- Are the results presented both statistically and substantively meaningful? Have the authors stayed within the bounds of the results their data will support?
The discussion section is where the authors can give flight to their findings, so that they soar into the heights of cumulative knowledge development about this topic--or crash into the depths of their CV's, with few other scholars ever citing their findings. Of course few research reports will ever be cited as cornerstones to the development of knowledge about any topic; but your review should encourage authors to aspire to these heights. Consider the following as you evaluate their discussion section:
- Do the authors present here a concise and accurate summary of their major findings? Does their interpretation fairly represent the data as presented earlier in the article?
- Do they attempt to integrate these findings in the context of a broader scholarly debate about these issues? Specifically: Do they integrate their findings with the research literature they presented earlier in their article--do they bring the findings back to the previous literature reviewed?
- Have they gone beyond presenting facts--data--and made an effort to present explanations--understanding? Have they responded to the conceptual or theoretical problems that were raised in the introduction? This is how theory is developed.
- Do the authors thoughtfully address the limitations of their study?
The writing style is important. Consider the three guidelines for successful communication--to be clear, concise, and correct---and whether the authors have achieved it:
- Is the writing clear? Do the authors communicate their ideas using direct, straightforward, and unambiguous words and phrases? Have they avoided jargon (statistical or conceptual) that would interfere with the communication of their procedures or ideas?
- Is the writing concise? Are too many words or paragraphs or sections used to present what could be communicated more simply?
- Is the writing correct? Too may promising scientists have only a rudimentary grasp of grammar and punctuation that result in meandering commas, clauses in complex sentences that are struggling to find their verbs, and adjectives or even nouns that remain quite ambiguous about their antecedents in the sentence. These are not merely technical issues of grammar to be somehow dealt with by a copy-editor down the line. Rather they involve the successful communication of a set of ideas to an audience; and this is the basis of scholarship today.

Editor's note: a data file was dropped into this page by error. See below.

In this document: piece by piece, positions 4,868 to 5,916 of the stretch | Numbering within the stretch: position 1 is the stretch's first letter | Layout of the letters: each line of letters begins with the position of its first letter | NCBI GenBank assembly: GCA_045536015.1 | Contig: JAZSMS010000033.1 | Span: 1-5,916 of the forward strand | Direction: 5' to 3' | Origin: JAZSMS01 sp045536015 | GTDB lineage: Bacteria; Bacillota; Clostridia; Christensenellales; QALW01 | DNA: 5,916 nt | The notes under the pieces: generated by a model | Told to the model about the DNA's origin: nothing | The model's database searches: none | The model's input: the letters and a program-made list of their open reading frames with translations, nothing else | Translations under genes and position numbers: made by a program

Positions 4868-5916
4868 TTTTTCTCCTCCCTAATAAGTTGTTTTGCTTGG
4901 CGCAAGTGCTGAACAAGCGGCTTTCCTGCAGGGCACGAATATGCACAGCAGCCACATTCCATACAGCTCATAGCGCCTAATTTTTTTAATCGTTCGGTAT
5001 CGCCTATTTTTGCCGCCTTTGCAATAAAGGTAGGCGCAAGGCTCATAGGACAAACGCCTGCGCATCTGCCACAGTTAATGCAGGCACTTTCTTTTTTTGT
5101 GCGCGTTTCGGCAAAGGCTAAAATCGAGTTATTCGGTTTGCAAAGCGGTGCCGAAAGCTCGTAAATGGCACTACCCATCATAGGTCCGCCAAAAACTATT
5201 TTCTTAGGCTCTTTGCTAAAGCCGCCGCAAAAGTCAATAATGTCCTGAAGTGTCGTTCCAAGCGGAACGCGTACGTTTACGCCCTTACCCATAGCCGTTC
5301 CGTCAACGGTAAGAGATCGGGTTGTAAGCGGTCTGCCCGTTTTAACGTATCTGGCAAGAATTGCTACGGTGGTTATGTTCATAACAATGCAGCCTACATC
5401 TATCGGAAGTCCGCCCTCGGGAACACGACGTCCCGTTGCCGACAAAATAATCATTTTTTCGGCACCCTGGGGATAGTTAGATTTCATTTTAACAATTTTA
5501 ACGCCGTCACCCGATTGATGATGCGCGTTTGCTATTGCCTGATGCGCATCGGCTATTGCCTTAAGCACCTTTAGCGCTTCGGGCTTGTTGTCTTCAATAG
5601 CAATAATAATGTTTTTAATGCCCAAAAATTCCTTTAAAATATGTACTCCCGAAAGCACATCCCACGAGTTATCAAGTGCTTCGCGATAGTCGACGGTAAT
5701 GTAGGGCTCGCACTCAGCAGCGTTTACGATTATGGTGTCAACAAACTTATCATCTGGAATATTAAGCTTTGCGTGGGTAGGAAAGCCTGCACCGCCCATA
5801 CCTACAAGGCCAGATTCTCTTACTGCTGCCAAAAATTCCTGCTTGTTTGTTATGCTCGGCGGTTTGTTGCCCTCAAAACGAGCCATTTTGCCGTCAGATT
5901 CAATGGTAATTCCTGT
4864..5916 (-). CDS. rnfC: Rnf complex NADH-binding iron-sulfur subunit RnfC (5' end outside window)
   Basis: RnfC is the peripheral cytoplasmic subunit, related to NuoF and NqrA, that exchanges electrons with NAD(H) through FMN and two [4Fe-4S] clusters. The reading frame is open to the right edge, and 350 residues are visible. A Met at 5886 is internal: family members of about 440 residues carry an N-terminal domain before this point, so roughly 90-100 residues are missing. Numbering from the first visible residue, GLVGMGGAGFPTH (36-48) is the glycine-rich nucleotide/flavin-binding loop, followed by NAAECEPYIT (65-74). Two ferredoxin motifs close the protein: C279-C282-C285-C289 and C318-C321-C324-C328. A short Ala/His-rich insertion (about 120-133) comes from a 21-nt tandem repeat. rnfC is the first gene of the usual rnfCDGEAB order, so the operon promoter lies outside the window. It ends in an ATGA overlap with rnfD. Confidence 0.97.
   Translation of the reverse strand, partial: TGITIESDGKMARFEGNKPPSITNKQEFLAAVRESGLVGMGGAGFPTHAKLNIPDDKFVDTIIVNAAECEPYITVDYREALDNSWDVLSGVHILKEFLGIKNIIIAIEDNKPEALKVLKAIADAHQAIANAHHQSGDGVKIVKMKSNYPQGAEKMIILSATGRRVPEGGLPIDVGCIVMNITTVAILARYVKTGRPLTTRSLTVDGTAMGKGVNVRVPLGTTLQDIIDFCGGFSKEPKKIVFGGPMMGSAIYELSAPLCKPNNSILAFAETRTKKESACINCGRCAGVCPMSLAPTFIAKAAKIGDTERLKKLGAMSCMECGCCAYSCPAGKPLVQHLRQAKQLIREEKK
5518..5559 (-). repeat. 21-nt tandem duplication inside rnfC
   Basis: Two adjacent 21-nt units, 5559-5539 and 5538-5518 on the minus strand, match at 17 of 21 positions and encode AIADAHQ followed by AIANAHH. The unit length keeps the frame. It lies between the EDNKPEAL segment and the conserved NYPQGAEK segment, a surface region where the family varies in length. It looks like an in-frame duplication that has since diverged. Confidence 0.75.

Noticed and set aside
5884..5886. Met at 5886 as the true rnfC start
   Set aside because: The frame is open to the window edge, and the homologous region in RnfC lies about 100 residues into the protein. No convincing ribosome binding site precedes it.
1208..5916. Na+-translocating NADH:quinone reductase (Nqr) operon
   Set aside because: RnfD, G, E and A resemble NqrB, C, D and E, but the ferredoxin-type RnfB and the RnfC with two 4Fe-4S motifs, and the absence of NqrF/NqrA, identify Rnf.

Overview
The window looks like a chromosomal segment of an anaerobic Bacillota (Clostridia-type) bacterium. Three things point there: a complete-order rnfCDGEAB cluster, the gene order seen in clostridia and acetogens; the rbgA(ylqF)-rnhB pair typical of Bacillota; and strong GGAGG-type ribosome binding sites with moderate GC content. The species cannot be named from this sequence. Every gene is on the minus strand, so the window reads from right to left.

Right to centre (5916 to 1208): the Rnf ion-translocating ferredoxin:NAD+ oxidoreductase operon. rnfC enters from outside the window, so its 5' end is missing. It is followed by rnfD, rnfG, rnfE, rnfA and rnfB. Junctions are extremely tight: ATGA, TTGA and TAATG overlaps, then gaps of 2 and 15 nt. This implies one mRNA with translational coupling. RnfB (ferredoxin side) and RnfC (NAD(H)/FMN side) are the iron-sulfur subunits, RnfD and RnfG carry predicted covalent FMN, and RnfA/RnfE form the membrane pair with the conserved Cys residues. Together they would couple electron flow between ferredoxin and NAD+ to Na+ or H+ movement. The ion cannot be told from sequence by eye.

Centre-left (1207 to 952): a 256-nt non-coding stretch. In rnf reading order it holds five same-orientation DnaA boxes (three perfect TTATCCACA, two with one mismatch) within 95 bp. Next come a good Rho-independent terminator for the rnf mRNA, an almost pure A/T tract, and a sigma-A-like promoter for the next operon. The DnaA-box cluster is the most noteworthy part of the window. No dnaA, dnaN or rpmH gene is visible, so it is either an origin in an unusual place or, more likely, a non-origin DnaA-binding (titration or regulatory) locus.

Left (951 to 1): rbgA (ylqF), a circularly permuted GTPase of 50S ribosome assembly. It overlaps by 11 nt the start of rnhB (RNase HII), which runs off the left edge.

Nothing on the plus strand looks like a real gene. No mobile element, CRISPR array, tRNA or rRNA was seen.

Your evaluation to the editor: Should this paper be (a) rejected for this journal? (b) or does it show sufficient promise for revision, in ways that you have clearly demonstrated in your review, to encourage the authors to invest weeks and months in revision for this journal?
Your bottom-line advice to the editor is crucial. Make a decision; state it clearly (in your confidential remarks to the editor on the page provided).
Remember that only a few of the articles submitted to a journal will result in publication. Rates vary from 5% to 25% of initial submissions (for JMF it has averaged 15% over the past few years).
Some reasons to reject a manuscript: (a) The research questions have already been addressed in prior studies; (b) the data have been collected in such a way as to preclude useful investigation; (c) the manuscript is not ready for publication--incomplete, improper format, or error-ridden.
Most rejected articles do find a home in other journals. Don't tease authors with hopes for publication in this Journal if you feel it is not likely.
Good Reviews and Bad Reviews
A good review is supportive, constructive, thoughtful, and fair. It identifies both strengths and weaknesses, and offers concrete suggestions for improvements. It acknowledges the reviewer's biases where appropriate, and justifies the reviewer's conclusions.
A bad review is superficial, nasty, petty, self-serving, or arrogant. It indulges the reviewer's biases with no justification. It focuses exclusively on weaknesses and offers no specific suggestions for improvement.